Onam as I experienced it… we pick flowers and make a floral carpet in the front yard to welcome Maveli.

A celebration to honour the kind-hearted and much-beloved demon King Mahabali, who isbelieved to return to Kerala (my home state in India) during Onam. This harvest festival is the main festival among us Keralites (that is, people from Kerala) and marks the beginning of the Malayalam year, called Kolla Varsham. Malayalam is the official language of the State.

According to Vaishnava mythology, King Mahabali, or Maveli as we called him affectionately, defeated the Gods and began ruling over all three worlds. The Gods got insecure of Maveli’s popularity and Lord Vishnu decided to step in to contain him. Vishnu took on his fifth avatar, as the dwarf Vamana, and paid a visit to the king. Maveli asked Vamana what he wished for, to which Vamana responded, “three footsteps of land”. When Vamana was granted his wish, he grew in size and in his first and second step he covered the sky and the netherworld. When Lord Vishnu was about to take his third step on the earth, Maveli bent down and offered his own head for the God to step on. This selfless act to save his people impressed Lord Vishnu so much that he granted Maveli the right to visit his kingdom every year during Onam.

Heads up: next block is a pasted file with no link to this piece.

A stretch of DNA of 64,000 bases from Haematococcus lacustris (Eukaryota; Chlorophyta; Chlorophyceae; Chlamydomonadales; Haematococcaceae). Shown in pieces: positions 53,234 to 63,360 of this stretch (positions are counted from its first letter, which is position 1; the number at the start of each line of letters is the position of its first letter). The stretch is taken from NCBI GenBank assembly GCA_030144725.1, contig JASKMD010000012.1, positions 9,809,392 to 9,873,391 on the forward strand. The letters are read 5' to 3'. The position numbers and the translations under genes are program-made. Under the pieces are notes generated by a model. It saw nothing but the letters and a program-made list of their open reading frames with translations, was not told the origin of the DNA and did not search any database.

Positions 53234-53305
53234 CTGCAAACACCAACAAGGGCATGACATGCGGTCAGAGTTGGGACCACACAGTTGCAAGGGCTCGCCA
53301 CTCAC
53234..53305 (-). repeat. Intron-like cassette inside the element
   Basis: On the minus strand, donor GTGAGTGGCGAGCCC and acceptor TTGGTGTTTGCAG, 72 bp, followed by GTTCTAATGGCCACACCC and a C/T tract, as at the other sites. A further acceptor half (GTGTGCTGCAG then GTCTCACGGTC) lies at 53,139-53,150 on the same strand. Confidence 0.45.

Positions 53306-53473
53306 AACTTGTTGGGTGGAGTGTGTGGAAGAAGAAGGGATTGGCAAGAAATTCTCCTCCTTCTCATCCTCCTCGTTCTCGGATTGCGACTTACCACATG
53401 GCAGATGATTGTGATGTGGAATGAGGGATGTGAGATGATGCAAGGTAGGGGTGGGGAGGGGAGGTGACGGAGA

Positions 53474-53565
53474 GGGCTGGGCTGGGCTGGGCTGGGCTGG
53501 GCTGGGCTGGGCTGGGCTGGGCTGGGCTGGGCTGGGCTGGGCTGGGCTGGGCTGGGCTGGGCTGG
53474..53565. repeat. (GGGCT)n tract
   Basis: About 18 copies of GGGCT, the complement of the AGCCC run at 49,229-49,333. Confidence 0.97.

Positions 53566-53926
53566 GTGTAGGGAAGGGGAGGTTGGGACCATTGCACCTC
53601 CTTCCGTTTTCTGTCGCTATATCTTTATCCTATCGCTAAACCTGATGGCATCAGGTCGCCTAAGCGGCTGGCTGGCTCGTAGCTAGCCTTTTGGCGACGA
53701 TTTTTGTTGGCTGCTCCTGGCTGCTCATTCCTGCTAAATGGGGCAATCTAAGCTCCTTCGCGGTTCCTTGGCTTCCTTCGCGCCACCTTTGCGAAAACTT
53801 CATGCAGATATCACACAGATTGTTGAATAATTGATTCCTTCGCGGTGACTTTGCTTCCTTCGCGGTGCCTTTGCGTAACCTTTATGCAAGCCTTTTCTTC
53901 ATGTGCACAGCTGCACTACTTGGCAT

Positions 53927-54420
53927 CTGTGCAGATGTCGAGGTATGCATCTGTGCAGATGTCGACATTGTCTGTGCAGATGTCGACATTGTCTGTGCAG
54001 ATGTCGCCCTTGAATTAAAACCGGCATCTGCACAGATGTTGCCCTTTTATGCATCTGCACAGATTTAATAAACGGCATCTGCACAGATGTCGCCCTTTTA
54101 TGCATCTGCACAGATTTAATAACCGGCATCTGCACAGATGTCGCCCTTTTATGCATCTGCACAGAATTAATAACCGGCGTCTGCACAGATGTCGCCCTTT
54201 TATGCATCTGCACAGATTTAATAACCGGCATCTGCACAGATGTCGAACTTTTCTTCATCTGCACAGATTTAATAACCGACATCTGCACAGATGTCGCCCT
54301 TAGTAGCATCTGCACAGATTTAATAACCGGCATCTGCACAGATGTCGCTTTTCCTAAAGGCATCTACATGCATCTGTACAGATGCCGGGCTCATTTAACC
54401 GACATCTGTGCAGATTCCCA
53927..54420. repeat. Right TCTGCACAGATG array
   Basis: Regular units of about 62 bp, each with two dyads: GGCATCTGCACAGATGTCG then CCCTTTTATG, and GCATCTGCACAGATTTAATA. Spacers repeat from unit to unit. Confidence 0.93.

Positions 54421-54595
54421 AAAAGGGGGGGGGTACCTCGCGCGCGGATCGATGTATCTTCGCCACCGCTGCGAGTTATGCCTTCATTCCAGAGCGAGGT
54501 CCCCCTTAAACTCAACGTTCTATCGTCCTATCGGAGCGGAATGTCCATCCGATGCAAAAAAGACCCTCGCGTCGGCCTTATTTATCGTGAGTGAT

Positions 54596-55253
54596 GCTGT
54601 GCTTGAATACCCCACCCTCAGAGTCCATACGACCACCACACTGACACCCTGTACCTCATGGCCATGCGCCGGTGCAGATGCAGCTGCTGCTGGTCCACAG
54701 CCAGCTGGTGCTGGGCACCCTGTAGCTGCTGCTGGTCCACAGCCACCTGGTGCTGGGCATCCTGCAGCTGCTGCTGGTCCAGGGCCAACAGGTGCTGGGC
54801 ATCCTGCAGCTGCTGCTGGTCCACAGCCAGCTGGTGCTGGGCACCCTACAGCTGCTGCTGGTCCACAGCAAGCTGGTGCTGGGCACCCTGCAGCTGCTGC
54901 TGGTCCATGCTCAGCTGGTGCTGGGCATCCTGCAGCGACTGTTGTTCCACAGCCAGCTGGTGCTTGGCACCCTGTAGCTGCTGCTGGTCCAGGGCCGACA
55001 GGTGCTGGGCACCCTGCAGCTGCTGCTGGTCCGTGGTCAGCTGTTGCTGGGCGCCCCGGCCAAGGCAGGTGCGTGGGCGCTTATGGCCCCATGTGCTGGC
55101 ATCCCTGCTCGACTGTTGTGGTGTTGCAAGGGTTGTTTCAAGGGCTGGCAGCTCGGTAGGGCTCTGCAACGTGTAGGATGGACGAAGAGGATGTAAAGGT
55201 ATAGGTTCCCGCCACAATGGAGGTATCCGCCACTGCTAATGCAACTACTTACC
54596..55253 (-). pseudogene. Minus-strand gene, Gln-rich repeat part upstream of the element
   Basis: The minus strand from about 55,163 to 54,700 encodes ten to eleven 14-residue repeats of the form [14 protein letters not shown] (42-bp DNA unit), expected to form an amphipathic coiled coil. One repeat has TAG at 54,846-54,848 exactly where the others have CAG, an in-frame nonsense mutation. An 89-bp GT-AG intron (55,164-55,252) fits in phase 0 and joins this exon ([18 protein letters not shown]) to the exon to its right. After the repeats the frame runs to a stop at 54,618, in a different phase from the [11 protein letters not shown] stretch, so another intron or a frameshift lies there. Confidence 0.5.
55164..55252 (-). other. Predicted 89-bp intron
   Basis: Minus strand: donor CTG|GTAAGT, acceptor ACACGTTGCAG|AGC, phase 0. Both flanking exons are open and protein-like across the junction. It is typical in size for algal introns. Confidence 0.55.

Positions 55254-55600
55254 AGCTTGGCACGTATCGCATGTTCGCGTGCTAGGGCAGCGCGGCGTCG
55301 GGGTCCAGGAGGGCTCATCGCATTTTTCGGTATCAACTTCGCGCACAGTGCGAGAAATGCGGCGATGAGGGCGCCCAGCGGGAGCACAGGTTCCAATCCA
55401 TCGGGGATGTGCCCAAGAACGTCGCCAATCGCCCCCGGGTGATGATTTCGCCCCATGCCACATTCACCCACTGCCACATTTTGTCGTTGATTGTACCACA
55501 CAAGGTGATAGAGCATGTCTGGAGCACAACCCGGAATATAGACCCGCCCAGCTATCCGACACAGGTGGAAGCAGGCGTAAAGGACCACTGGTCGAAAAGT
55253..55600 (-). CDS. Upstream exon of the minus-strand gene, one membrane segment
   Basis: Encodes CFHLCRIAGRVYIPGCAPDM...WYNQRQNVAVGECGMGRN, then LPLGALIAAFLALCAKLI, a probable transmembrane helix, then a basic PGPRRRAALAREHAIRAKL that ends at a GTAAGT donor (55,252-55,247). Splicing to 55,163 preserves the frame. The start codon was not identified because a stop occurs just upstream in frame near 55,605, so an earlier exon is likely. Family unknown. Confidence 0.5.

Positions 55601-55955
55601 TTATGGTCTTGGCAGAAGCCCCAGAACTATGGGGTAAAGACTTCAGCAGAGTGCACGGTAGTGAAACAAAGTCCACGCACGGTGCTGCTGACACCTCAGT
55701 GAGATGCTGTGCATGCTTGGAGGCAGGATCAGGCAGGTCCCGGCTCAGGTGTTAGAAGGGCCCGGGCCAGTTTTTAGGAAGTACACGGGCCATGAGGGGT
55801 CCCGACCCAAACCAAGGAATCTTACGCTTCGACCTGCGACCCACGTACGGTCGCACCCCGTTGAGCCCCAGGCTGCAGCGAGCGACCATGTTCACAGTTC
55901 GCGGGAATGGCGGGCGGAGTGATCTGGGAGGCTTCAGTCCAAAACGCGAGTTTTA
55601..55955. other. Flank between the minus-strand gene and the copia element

Rituals of Onam

During the ten-day festivities, we wear traditional clothes (a white and gold saree called the Kasavu saree), perform dances, sing folk songs, make flower arrangements (rangolis) called pookkalam and cook traditional feasts called sadya.

The traditional feast

The traditional Onam sadya (feast) is a 9-course meal that consists of 26 dishes served on banana leaves.

Onam now

During Covid-19, we are advised to celebrate Onam within our homes.